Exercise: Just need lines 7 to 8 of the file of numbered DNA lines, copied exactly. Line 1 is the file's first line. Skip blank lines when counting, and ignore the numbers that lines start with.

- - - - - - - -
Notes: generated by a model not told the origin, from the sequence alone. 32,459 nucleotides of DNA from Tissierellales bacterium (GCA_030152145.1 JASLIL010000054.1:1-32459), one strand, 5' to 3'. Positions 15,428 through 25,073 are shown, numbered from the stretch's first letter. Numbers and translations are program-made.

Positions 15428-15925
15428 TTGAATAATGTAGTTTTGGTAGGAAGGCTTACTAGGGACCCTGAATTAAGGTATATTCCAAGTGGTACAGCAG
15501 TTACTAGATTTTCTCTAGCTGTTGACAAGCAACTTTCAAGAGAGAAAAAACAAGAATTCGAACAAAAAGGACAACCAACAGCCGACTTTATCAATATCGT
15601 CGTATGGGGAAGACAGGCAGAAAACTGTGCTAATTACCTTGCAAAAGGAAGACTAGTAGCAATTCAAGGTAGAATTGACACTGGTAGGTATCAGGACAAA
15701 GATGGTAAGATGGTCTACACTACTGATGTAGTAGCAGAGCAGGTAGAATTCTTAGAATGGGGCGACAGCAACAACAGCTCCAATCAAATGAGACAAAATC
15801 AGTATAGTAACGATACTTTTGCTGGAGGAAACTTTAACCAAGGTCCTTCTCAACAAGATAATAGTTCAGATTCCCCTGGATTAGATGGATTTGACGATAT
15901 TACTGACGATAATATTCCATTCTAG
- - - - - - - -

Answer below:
15801 AGTATAGTAACGATACTTTTGCTGGAGGAAACTTTAACCAAGGTCCTTCTCAACAAGATAATAGTTCAGATTCCCCTGGATTAGATGGATTTGACGATAT
15901 TACTGACGATAATATTCCATTCTAG